Nike fined €12.5 million for antitrust, football merchandise restrictions


The European Commission announced on Monday (25 March) that the popular US sportswear group Nike has been fined €12.5 million for unlawfully preventing cross-border sales of football merchandise, which lead to higher prices and a reduced choice for consumers.

Nike holds the licenses for many football clubs and federations and had banned traders from selling licensed merchandise to other countries within the EEA [European Economic Area]. Affected clubs include FC Barcelona, Manchester United, Juventus, Inter Milan, AS Roma, but also the French Football Federation.

“Nike prevented many of its licensees from selling these branded products in a different country, leading to less choice and higher prices for consumers,” said Commissioner Margarethe Vestager.

After an investigation, Nike’s non-exclusive licensing and distribution agreements have been found to violate EU antitrust rules and its illegal practice has been in place for the last 13 years.

Licensed merchandising products are any consumer products that bear trademarks, copyright and logos and are protected by intellectual property rights. In this case, it’s the logos and brands of football clubs and federations for which Nike acts as a licensor.

Commission acts against price fixing in online resales

The European Commission levied fines totalling €111 million against Asus, Philips, Pioneer and Denon & Marantz on Tuesday (24 July) for imposing fixed or minimum resale prices on online retailers.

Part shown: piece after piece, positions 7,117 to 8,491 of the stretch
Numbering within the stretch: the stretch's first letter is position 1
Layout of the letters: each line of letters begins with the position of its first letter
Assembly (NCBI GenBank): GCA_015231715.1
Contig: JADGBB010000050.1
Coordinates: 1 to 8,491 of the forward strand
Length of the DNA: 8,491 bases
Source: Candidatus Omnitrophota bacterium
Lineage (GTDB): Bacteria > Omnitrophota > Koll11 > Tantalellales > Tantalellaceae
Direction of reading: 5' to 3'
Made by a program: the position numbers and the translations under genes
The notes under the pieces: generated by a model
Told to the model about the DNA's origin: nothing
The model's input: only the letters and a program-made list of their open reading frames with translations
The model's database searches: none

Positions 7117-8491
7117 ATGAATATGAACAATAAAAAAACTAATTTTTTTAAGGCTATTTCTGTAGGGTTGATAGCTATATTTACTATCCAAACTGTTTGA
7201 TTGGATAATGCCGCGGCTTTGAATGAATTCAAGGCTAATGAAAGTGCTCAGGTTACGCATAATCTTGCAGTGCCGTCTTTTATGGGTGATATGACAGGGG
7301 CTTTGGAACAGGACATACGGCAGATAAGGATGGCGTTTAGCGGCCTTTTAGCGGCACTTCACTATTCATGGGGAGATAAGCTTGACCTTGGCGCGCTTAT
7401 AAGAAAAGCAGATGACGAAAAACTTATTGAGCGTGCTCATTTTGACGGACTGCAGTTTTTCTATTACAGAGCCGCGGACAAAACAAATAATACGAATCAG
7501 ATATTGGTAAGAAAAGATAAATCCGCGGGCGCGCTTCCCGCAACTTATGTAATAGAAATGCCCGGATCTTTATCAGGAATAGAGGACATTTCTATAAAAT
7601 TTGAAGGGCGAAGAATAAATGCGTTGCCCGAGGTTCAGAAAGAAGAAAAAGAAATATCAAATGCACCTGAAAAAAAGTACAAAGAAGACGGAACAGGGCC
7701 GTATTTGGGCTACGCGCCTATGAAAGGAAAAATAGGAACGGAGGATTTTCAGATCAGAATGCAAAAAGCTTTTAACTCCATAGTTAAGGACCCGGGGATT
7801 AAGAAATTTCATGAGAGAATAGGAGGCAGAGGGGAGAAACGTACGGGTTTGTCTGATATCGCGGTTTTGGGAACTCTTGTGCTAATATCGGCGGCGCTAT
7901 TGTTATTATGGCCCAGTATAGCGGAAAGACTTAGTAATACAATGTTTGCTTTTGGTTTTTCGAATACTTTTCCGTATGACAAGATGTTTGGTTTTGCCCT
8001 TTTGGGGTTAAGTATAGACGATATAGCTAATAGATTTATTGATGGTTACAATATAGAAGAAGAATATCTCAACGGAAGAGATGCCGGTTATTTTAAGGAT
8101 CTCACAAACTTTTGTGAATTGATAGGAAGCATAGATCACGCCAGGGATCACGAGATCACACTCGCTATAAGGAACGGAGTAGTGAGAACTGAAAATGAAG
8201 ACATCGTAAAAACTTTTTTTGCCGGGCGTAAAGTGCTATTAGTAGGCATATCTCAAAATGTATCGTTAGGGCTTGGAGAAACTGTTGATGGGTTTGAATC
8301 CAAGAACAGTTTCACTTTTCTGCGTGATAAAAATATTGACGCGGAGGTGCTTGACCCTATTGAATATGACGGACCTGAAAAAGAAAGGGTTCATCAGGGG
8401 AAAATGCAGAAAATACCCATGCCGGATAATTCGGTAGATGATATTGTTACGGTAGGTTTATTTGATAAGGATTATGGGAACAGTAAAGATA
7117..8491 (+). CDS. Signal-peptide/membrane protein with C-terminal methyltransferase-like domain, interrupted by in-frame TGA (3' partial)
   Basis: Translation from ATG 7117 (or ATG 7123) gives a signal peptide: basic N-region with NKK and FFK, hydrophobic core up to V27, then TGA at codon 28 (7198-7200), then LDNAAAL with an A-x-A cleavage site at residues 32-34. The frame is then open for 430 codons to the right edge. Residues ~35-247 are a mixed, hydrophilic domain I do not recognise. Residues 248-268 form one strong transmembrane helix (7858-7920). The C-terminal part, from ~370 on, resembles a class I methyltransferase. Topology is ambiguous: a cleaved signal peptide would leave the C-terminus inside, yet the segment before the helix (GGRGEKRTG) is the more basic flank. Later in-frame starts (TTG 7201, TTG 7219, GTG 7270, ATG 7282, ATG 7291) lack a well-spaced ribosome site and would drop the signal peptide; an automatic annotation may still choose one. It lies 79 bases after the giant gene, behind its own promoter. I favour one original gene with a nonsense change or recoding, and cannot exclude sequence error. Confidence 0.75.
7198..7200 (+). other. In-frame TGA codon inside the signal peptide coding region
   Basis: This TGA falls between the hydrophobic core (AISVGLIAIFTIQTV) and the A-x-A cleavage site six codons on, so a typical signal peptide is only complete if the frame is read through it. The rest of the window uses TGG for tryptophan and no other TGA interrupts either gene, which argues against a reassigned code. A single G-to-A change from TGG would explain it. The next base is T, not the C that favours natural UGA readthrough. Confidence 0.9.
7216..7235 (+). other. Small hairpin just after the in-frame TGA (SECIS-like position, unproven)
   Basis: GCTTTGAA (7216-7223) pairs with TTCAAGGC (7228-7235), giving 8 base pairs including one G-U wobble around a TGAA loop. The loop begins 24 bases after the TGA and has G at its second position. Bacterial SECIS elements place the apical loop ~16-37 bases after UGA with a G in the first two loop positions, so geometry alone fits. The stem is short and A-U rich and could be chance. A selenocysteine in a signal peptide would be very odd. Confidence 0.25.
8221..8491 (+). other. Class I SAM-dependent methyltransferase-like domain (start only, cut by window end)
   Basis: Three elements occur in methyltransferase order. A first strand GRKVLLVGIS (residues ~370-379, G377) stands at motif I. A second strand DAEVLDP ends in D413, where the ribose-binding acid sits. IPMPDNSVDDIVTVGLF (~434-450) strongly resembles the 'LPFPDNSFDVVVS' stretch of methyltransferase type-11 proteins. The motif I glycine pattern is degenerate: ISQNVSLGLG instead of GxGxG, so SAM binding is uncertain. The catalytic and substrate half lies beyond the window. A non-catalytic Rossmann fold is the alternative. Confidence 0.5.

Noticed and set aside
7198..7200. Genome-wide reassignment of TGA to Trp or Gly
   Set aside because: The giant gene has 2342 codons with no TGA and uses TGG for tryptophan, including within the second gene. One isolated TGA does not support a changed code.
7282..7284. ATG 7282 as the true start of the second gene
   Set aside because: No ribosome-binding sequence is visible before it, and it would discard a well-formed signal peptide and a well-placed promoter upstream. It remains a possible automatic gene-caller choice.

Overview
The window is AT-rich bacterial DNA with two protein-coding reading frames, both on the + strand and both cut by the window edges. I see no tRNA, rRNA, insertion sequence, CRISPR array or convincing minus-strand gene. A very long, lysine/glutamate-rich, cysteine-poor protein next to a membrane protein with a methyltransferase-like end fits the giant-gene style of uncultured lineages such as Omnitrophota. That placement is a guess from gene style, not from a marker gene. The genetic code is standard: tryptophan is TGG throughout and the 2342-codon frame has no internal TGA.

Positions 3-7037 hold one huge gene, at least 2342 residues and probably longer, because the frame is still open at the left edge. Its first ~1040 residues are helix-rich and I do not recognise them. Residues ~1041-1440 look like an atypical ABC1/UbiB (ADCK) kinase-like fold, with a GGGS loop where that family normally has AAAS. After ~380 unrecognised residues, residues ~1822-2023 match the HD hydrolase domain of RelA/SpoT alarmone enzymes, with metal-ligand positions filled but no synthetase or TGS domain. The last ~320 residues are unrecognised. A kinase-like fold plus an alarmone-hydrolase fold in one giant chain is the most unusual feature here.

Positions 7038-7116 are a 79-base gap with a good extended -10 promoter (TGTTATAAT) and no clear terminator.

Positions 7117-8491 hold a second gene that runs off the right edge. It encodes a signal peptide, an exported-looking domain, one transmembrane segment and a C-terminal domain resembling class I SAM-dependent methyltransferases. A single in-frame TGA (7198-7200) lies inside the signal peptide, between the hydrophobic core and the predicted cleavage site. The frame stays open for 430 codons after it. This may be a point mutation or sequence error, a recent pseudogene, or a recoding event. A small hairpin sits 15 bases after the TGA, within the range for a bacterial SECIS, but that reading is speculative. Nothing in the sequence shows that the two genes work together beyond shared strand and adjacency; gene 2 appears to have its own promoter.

“Today’s decision makes sure that retailers and consumers can take full advantage of one of the main benefits of the Single Market: the ability to shop around Europe for a larger variety of products and for the best deals,” said Vestager.

Clauses included in contracts between Nike and licensees explicitly prohibited out-of-territory sales to Nike and imposed double royalties for out-of-territory sales. Nike had also threatened to end contracts, imposed direct and indirect measures on master licensees, obliging licensees to pass on these prohibitions, and ran audits on licensees.

Nike has cooperated with the investigation “beyond its legal obligation”, the Commission reported, and as a result, has had the fine reduced 40%. The fine will go into the EU’s general budget.

Nike is also the subject of another ongoing EU investigation. The Commission launched an in-depth probe in January to determine whether the Netherlands had breached EU rules by allowing Nike to cut its tax bill through complex financial schemes.

Commission investigates if Netherlands benefited Nike with tax bill

The European Commission decided on Thursday (10 January) to open an in-depth investigation to determine whether the Netherlands had breached EU rules by allowing Nike to cut its tax bill through complex financial schemes.

[Edited by Zoran Radosavljevic]

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